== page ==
Australia’s central bank is not buying into the growing call among several countries to float their own central bank digital currency (CBDC).

With China already bootstrapping adoption of its digital yuan to millions of citizens, other countries are moving ahead to test their own experimental CBDCs.

RBA Downplays Policy Use Case for Retail CBDC

Speaking at the UWA Blockchain and Cryptocurrency Conference, Tony Richards, Payments Policy chief at the Reserve Bank of Australia (RBA) argued that Australia’s central bank does not yet see the need to issue a CBDC.

According to a transcript of his speech published on Oct. 14 by the RBA, Richards opined:

“The Bank’s view is that no strong public policy case has yet emerged for the introduction of a CBDC for general use.”

For Richards, Australia already has a robust payment network that caters to the needs of individuals and corporations alike. Thus, the RBA does not see a retail CBDC providing any significant improvement to the country’s existing settlement infrastructure.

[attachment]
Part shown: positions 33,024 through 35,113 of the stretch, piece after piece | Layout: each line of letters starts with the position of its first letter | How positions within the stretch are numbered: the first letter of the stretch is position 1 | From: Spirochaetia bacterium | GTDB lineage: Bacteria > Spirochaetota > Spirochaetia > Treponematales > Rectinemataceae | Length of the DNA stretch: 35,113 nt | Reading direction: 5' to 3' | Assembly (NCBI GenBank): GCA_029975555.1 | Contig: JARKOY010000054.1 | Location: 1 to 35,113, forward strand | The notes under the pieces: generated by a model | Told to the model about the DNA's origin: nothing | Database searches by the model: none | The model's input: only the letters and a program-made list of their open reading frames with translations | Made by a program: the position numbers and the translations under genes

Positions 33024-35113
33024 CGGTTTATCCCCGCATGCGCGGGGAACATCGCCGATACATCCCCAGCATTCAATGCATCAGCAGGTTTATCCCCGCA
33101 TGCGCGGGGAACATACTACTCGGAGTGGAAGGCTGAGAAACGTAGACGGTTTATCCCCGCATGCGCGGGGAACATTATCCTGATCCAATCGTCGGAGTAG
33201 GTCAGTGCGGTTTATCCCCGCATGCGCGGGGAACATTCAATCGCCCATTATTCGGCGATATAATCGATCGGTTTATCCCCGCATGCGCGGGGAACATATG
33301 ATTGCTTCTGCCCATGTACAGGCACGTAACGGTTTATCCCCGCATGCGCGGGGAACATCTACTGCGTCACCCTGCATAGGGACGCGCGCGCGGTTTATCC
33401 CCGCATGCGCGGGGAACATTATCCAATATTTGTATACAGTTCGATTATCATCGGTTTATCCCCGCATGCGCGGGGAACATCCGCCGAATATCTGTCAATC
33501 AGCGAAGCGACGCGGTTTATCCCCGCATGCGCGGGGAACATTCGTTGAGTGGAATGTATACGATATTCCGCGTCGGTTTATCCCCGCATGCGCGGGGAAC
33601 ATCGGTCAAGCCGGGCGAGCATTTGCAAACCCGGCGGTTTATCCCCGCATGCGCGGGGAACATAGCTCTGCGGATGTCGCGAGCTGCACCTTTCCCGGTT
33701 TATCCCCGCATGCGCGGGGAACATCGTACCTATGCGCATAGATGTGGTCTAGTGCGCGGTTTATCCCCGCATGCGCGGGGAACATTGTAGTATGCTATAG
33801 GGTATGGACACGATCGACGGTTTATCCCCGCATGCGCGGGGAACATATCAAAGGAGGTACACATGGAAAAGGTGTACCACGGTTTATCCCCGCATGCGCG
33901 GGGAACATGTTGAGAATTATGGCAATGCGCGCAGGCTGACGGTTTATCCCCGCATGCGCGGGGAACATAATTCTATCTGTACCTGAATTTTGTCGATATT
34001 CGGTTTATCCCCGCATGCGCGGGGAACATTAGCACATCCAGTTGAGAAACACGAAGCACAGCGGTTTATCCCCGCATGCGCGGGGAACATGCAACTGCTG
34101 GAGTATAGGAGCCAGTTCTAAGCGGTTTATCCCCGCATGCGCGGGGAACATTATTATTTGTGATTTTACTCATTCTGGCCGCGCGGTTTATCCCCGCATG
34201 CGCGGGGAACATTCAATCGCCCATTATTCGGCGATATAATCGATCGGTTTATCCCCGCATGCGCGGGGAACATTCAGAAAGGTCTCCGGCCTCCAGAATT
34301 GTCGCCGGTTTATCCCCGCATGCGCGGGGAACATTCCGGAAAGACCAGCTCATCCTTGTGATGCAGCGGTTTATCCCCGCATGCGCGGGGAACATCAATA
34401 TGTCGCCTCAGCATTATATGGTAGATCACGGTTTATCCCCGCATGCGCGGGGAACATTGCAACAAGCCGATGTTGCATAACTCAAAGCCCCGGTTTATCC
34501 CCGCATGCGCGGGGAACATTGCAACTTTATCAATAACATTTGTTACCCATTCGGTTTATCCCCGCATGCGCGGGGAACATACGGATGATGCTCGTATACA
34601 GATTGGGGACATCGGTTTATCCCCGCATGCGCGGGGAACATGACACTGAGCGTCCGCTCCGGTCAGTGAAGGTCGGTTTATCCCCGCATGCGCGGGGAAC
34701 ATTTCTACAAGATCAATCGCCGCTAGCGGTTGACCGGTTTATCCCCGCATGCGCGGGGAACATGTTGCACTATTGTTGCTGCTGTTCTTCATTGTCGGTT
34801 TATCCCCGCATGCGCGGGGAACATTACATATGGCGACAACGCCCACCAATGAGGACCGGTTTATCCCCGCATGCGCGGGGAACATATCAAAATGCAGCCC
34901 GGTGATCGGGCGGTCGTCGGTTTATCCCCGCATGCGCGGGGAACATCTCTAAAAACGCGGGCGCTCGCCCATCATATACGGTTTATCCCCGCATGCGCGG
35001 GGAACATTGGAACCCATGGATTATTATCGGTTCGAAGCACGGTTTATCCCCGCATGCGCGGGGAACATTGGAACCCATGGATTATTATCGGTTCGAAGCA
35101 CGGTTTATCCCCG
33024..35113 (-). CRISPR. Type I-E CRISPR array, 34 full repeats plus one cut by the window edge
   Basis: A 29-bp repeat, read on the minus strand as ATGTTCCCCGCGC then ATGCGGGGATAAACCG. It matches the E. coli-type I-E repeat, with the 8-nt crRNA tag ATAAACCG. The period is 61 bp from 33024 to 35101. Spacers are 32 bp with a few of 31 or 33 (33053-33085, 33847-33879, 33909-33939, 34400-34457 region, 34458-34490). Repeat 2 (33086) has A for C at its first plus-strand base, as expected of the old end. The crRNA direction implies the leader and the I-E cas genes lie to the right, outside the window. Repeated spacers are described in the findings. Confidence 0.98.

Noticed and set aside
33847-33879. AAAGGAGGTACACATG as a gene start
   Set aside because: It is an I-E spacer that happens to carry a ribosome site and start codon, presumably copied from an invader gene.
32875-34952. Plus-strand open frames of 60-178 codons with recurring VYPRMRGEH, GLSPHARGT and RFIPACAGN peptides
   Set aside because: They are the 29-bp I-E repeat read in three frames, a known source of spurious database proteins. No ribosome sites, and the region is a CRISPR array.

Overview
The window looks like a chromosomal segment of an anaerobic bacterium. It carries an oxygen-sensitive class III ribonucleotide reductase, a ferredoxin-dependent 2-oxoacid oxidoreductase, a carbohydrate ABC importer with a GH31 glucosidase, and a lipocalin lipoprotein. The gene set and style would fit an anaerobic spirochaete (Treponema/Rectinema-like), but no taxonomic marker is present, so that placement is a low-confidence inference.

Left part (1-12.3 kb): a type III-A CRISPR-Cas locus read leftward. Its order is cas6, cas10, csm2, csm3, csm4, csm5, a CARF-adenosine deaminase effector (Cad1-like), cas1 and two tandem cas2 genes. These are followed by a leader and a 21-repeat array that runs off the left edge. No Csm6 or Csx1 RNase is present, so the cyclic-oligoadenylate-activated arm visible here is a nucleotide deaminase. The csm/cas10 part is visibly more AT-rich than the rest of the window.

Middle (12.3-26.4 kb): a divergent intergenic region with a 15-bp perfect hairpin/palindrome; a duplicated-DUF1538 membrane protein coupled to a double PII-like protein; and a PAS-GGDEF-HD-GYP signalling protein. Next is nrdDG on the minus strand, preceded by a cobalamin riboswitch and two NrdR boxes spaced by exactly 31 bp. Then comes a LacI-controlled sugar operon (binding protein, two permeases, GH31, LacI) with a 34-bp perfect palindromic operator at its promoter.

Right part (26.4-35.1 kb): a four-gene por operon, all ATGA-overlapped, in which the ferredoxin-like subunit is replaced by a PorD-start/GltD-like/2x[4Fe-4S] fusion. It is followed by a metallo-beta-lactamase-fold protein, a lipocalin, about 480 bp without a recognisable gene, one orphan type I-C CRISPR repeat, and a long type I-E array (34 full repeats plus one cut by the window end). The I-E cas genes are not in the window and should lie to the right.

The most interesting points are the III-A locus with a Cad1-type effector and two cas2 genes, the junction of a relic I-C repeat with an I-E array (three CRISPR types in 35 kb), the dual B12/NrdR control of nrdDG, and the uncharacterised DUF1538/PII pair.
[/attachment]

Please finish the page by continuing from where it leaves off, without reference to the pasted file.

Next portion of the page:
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Despite downplaying the need for a retail CBDC, Richards revealed that the RBA is monitoring the developments surrounding sovereign digital currencies. According to the RBA executive, Australia’s central bank is positioning itself to be a “fast follower” if CBDCs turn out to hold tangible benefits.

As part of efforts to better understand the technological and policy implications of a national digital currency, Richards revealed that the RBA is running experiments on a “wholesale” CBDC. The RBA is reportedly partnering with external parties to develop a proof-of-concept for digital currency payment systems.

Asia’s CBDC Race

As previously reported by BeInCrypto, the CBDC race is heating up, especially in the Asia Pacific (APAC) region. China is live-testing its planned digital currency electronic payment (DCEP) project.

The DCEP has already facilitated over $160 million in payments from about 3 million transactions across the country. Earlier in October, the Shenzhen government airdropped 10 million digital yuan ($1.5 million) to 50,000 lucky residents of the metropolis.

Japan and South Korea are also making steady progress in the CBDC arena. Both nations reportedly plan to test their experimental national digital currencies in 2021. Japan’s central bank may also receive a special legislative amendment to enable it to issue a digital yen.